Stormin’ Norm Since he continues to lose every battle in court, Norm Coleman now wants to recount ALL absentee ballots — that’s right, all 290,000 votes cast, not just those that were rejected, reports Jason Hoppin in the PiPress But wait — the PiPress editorial page goes even further, calling for the election to be thrown out entirely, and a new election held. That’s just what we need to do — hold a clean election, and throw out the results. Politico reports that the Republican National Committee has sent Norm a quarter of a million to pay legal fees in the recount battles.

Save northern MN land, string powerlines across south? As the DNR proposes using the dedicated sales tax funds to protect 187,000 acres of forest and wetlands in north-central MN through the Upper Mississippi Forest Project, private developers propose stringing hundreds of miles of intrusive high-power transmission lines across the rest of the state. More on this tomorrow.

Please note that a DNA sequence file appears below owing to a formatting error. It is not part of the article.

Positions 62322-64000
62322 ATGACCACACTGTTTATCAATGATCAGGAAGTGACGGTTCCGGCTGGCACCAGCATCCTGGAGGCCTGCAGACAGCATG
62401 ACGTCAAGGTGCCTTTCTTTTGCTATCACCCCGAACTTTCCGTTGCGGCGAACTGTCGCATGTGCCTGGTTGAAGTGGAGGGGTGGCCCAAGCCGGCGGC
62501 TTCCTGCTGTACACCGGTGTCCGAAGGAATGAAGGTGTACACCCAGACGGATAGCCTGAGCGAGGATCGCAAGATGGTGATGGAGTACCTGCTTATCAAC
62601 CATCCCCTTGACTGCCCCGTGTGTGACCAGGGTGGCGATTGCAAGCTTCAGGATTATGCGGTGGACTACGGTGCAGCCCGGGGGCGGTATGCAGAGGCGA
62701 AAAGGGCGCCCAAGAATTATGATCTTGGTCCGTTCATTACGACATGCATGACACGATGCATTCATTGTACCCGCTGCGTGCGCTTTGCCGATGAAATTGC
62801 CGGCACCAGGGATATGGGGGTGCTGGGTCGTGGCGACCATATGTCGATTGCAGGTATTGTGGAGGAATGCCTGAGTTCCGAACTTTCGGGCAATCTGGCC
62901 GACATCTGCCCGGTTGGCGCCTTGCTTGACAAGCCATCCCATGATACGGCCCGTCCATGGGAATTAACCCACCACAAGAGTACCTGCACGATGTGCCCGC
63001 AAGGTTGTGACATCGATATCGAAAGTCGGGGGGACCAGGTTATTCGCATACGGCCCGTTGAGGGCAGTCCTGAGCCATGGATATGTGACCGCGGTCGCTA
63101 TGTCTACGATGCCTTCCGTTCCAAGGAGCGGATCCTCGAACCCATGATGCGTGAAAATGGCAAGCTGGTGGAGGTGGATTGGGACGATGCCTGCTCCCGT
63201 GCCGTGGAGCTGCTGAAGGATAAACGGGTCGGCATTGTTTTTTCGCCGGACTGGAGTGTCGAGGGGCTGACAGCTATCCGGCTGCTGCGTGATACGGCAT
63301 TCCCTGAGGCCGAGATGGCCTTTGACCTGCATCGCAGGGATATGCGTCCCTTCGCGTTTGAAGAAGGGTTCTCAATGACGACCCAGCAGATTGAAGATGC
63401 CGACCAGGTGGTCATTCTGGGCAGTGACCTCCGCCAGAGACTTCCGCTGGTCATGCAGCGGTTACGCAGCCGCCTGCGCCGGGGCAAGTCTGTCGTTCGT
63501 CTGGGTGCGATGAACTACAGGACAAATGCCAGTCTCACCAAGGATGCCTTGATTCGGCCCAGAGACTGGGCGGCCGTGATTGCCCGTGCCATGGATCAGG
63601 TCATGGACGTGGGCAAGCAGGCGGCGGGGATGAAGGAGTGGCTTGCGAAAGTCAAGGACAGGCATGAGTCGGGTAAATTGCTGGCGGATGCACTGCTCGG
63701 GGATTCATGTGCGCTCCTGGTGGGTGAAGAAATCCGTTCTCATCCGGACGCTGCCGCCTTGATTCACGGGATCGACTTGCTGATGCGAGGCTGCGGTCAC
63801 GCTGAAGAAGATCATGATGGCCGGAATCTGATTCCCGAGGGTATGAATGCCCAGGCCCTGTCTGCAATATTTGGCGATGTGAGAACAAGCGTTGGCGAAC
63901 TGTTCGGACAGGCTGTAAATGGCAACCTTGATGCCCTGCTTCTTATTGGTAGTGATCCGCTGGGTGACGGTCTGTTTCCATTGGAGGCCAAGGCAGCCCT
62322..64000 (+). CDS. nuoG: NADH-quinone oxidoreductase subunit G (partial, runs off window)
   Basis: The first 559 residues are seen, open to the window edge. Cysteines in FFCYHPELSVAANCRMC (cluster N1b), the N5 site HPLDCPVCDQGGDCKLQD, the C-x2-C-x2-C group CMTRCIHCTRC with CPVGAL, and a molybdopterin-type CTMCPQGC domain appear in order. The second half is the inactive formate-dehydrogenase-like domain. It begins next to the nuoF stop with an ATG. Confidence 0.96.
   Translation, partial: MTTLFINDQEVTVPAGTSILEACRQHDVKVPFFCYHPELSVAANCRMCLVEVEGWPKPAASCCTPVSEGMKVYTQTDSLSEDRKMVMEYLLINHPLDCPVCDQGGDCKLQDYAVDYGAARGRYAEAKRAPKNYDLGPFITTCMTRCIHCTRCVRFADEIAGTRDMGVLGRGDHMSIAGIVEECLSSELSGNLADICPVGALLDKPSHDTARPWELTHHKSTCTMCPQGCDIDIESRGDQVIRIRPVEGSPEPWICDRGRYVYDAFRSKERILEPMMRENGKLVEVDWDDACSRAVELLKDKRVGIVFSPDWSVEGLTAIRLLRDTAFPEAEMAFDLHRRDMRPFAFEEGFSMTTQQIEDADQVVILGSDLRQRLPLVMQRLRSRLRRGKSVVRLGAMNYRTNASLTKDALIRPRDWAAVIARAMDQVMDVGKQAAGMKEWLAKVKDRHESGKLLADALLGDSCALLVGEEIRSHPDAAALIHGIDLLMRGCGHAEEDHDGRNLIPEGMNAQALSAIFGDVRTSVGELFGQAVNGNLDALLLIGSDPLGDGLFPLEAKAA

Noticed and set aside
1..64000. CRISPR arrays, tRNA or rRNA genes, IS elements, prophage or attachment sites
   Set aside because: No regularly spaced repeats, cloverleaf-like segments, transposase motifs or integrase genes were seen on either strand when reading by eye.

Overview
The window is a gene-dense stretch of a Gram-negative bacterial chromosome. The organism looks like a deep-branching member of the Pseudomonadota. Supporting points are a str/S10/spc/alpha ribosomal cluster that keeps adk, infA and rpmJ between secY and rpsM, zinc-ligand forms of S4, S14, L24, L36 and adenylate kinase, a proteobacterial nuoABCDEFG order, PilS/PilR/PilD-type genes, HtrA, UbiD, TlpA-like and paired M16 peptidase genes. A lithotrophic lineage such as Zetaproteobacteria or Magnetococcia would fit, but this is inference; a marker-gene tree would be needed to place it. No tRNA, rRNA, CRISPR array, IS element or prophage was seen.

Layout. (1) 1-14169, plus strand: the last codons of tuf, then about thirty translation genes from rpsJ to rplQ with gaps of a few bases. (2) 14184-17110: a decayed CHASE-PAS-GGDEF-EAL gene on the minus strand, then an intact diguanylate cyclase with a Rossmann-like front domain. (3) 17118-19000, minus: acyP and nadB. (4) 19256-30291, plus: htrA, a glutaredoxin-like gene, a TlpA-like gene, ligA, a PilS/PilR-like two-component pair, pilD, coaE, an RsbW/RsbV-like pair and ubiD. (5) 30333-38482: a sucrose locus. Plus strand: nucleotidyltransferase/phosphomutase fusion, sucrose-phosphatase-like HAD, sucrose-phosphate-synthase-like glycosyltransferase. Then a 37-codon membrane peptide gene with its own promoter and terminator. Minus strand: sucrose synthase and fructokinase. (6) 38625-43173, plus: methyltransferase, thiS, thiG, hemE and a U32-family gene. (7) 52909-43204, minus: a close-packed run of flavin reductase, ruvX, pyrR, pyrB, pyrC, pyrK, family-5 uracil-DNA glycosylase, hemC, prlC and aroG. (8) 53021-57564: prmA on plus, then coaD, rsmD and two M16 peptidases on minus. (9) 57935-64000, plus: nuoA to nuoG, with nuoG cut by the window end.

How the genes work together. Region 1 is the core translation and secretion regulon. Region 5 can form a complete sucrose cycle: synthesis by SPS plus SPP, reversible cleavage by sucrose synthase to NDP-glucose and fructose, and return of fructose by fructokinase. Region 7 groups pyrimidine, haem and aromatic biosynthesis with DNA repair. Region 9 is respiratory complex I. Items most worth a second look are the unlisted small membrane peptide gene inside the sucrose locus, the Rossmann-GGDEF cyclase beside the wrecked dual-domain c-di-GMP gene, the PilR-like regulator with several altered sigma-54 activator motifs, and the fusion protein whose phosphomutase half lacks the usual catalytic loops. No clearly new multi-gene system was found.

Let’s make people miserable and lose money, too! A successful Anoka county program for meth-addicted moms is targeted by state budget-cutters, reports Brady Gervais in the PiPress. Not only would this particularly short-sighted and mean-spirited budget cut eliminate a successful program that helps addicted mothers kick the habit, find jobs and learn parenting skills — it would also lose money in the long run. Gervais writes that, “By reducing the need for social assistance and child protection services, the program is estimated to save between $8,400 and $16,800 per participant, according to a recent study by Wilder Research.”

Million Dollar Mile Oops, make that $9.2 million — for a one mile bike path in downtown Minneapolis. The Strib’s Pam Louwagie blows the whistle.

Leave a comment

Filed under news